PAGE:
In 1859 Eduard Douwes Dekker, a disappointed civil servant in the Dutch East Indies, wrote a book under the pseudonym "Multatuli". This book was entitled "Max Havelaar or the Coffee Auctions of the Dutch Trading Company". It was a condemnation of the abuses of the Dutch colonial administration in the Dutch East Indies.
The book is a frame story with various interwoven storylines. It begins with the tale of Batavus Droogstoppel, a coffee broker and textbook example of a petty bourgeois, unimaginative, miserly man who symbolises how the Netherlands was profiting from its colonies in the East Indies. On a certain day, a former classmate (Sjaalman) visits Droogstoppel and asks him to publish a manuscript.
What follows - interrupted by Droogstoppel's commentary - is the tale of the manuscript that relates in broad lines the actual experiences of Multatuli (alias Max Havelaar) as assistant-resident in the Dutch East Indies. (This is largely history as experienced by the writer Eduard Douwes Dekker himself as a civil servant.) Assistant-resident Havelaar takes up the cause of the oppressed islanders, the Javanese, but his Dutch superiors and local profiteers who do business with the Dutch, work against him.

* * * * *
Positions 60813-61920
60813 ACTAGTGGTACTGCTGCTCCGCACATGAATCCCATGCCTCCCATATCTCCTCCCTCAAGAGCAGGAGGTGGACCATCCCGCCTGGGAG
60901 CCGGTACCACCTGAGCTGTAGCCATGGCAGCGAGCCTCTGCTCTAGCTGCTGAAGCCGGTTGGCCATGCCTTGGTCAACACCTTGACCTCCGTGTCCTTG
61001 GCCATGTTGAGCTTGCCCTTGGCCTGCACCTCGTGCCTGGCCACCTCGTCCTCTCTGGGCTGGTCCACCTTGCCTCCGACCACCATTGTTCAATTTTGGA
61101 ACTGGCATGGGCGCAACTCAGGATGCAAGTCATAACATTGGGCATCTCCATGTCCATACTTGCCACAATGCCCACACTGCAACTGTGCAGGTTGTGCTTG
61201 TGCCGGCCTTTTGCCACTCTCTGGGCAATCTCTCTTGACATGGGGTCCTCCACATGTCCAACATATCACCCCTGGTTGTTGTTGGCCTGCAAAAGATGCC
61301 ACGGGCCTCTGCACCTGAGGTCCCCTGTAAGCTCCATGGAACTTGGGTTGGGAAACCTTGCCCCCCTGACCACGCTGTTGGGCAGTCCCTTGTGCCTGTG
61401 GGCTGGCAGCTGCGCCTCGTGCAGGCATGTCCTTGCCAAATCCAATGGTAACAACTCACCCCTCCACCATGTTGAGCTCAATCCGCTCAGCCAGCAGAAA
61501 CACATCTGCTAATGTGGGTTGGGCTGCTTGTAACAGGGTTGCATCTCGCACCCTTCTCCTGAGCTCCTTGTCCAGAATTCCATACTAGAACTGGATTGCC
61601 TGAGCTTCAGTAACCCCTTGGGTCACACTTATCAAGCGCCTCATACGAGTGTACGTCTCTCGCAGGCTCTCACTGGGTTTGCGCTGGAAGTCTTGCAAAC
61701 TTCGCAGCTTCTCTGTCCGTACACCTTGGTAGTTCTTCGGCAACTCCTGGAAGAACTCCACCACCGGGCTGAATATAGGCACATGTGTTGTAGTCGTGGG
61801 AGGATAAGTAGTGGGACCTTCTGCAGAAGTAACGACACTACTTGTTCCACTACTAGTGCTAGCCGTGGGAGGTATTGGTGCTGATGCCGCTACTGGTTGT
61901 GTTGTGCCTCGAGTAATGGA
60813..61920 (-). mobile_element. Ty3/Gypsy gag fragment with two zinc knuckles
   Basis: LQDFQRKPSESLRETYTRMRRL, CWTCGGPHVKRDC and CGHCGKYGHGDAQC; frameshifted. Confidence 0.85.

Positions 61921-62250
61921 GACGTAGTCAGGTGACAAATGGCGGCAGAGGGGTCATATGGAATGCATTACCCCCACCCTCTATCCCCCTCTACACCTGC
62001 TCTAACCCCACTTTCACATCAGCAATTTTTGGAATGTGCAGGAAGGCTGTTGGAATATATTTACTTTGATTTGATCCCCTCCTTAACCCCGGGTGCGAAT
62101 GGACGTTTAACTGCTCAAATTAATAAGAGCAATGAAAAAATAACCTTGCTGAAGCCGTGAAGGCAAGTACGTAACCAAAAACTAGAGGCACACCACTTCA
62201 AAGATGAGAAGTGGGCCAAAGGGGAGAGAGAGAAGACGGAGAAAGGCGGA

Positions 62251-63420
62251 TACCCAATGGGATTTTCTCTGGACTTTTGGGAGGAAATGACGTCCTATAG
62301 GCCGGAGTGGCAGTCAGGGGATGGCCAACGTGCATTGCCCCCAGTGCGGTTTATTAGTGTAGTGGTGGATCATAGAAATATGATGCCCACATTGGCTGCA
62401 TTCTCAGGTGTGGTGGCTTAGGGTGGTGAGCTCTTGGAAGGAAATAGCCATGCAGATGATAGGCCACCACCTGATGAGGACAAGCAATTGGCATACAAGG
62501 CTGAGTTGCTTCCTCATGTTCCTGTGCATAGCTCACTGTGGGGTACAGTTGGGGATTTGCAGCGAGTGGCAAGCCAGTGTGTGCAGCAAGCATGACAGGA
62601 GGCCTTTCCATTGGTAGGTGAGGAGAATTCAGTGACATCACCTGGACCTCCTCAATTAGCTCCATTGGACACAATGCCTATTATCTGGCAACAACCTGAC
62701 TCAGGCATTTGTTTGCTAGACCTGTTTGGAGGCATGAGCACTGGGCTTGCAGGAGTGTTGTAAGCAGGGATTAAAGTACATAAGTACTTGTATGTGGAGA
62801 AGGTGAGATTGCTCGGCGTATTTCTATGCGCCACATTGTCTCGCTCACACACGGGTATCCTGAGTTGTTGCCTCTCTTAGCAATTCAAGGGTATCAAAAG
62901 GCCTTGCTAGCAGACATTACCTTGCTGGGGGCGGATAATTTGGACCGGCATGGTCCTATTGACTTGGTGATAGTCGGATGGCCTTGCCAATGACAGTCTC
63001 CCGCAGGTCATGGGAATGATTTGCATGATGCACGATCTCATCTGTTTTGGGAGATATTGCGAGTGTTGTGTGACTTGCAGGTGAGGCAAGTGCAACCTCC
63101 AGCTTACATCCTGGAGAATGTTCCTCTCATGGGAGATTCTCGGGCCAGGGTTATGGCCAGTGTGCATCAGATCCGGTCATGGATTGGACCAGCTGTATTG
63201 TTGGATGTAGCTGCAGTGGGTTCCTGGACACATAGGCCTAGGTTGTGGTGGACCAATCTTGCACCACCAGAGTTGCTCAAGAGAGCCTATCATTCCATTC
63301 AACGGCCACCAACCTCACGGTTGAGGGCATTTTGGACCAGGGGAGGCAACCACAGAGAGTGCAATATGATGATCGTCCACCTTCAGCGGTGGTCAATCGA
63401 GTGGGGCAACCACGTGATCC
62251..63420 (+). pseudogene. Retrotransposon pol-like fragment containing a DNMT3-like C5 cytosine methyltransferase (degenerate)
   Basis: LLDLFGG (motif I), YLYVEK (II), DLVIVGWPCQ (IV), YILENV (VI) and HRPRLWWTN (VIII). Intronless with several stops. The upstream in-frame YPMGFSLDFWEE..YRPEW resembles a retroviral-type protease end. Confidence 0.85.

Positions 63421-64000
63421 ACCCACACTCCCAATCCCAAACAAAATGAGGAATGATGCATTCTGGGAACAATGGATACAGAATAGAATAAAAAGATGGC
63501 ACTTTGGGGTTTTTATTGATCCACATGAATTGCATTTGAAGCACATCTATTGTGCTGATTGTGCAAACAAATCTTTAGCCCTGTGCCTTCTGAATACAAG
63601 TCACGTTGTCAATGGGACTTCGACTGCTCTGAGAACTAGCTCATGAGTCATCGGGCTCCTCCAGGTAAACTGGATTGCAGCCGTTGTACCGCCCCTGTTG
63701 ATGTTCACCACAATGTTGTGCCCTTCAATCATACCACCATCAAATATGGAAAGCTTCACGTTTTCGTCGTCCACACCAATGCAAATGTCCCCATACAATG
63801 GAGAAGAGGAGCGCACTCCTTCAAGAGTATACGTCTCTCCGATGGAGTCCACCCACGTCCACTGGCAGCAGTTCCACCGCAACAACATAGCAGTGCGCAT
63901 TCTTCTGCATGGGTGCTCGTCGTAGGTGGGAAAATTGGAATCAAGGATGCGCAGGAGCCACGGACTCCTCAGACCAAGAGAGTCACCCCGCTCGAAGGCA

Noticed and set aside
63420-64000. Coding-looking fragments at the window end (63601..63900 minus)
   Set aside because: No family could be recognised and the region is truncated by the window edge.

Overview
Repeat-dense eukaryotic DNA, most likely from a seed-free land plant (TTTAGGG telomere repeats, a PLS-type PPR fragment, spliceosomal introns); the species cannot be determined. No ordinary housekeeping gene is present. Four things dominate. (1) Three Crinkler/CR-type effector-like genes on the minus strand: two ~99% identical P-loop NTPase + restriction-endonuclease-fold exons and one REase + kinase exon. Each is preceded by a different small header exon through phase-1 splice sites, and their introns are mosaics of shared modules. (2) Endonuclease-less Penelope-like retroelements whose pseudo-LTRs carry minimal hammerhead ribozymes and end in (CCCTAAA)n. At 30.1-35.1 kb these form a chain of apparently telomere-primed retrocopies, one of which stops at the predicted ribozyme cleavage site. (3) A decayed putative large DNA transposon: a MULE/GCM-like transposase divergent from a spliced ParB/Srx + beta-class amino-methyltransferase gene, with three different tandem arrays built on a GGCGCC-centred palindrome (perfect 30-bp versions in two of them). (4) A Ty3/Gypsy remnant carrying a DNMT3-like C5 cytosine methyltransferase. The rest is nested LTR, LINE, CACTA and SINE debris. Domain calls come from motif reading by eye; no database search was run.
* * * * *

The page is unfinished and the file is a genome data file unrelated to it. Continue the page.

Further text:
A number of native stories are woven into the book, for example, the story of Saidjah and Adinda. Between the lines of this moving love story, lies a bitter indictment of the exploitation and cruelties to which the native Javanese were subjected. At the end of the book, Multatuli addresses a passionate plea directly to King William III, who, as head of state, was ultimately responsible for the abuses and corruption of the administration in the Dutch East Indies.
Initially, the book received a lot of criticism, but it quickly created a storm and was reprinted many times. It is still in print today and has been translated into 42 languages. In 1999, the Indonesian writer Pramoedya Ananta Toer referred to the book in The New York Times as "The Book That Killed Colonialism".